Not all followers are created equal
The first lesson of social media for brands is that it’s not about quantity, but quality. Followers can often be added rather easily, through promotions and targeted campaigns. But becoming a follower is equally easy for the consumer in question, and may represent nothing more than a click of a button on the site, never to be visited or interacted with again. These followers aren’t a problem, but they aren’t an advantage either. A much more important metric is the number of “fully engaged” followers—a metric used by Gallup to describe customers who are emotionally committed and rationally loyal to the company, resulting in greater profitability. The second lesson of social media is that it is a network. A community. People join because they crave interaction with like-minded people. These people represent the core of the brand’s customer base, and it is they who are most primed and ready to not only engage with the brand, but live its values both within and outside the branded social media space. It is they who are the brand’s true partners. It is to them that the space should cater, and it is to them that the brand should listen. It is for them that the brand should provide content. And the brands will be rewarded by goodwill, loyalty and, of course, advocacy for the brand.
Hay Merchant is a small craft brewery in Houston, Texas with a huge social media presence. The brand uses Facebook and especially Twitter to promote not just itself, its menu and special events, but a wider craft beer culture and community as well. The 12.3K followers of the brand’s Twitter account and the hashtag #HMTaps extend far beyond Houston to those interested in craft beer, and have created a community of practice to share their beer consumption, discuss different micro-brewing techniques, and offer feedback about what they like and don’t like. Hay Merchant is a highly local brand with a deeply committed, extremely active branded community that has come together not only through the auspices of the bar but because of its commitment to craft beer. Hay Merchant has provided the digital space for these connections, which translates into—and is only enhanced by—meetings and experiences in the bar itself. Hay Merchant is small, but its reach is large, and through its social media presence, it is not only growing and supporting its brand, but craft beer culture more broadly.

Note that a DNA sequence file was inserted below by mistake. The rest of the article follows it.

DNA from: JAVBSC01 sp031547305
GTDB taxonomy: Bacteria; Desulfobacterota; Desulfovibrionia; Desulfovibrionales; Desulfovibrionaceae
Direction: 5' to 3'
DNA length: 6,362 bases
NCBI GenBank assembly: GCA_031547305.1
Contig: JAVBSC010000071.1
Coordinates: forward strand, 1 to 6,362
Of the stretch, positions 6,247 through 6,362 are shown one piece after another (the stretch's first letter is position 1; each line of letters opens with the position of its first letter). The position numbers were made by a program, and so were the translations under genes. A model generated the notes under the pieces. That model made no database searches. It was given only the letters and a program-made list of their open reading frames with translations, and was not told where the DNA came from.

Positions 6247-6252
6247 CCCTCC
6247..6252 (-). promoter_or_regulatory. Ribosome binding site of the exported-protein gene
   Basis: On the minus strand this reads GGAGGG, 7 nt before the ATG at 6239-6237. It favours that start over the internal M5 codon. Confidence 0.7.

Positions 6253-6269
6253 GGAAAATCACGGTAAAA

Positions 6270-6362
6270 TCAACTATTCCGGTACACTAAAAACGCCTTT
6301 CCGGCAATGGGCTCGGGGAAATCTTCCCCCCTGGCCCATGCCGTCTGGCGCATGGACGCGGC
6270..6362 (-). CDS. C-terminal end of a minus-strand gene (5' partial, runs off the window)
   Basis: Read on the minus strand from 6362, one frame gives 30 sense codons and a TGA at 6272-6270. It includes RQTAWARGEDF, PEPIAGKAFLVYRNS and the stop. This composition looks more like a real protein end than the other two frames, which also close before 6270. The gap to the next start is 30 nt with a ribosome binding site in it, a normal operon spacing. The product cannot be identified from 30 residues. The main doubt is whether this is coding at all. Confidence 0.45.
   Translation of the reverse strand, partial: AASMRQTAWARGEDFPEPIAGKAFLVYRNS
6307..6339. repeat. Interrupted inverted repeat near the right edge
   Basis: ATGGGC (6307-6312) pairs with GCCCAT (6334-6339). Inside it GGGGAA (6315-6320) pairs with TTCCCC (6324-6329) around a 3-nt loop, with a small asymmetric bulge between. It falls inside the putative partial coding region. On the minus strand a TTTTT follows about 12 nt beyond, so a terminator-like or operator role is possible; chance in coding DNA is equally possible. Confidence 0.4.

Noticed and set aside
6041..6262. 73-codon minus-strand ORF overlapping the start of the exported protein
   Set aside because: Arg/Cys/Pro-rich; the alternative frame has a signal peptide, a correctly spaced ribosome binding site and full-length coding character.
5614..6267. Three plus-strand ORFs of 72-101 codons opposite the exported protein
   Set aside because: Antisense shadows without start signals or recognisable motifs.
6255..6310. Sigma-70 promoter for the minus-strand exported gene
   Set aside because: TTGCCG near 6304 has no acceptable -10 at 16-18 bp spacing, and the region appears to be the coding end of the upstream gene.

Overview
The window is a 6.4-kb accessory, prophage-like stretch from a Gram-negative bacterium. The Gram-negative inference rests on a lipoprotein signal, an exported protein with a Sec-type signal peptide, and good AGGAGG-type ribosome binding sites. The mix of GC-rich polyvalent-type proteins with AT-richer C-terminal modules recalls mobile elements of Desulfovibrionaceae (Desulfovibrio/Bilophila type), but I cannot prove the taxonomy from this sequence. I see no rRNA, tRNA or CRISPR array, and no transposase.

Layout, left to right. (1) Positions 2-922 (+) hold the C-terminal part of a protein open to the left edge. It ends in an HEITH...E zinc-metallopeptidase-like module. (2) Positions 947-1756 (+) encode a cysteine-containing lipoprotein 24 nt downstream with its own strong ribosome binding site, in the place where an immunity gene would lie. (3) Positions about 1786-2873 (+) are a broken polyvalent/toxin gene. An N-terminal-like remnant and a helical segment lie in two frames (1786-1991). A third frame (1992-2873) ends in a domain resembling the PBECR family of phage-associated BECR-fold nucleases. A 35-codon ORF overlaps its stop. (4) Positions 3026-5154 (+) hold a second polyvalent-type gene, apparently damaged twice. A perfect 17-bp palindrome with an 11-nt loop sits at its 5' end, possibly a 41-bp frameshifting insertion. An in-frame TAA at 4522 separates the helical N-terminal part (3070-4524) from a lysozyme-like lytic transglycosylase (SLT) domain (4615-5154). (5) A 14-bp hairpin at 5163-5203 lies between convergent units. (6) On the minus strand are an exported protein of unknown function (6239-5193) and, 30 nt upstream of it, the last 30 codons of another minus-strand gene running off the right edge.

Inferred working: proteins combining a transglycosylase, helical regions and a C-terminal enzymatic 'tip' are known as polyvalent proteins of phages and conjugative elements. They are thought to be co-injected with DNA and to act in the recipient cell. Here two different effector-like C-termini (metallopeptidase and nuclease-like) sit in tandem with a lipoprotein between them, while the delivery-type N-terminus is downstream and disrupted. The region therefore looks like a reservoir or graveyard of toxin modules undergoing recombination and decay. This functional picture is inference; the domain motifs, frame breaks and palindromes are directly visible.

The Instagram effect
Images are an extremely valuable contribution to social media content, and Instagram is growing in popularity as a space for brands to build community. Red Bull stands out as an impressive example of using value-based content to cement brand loyalty and identity. While the drink itself is rarely showcased, the brand encourages users to post images that highlight the values of adventure and action, showcasing how Red Bull gives users wings and encourages them to fly.
Not all interactions are created equal
B2B and social media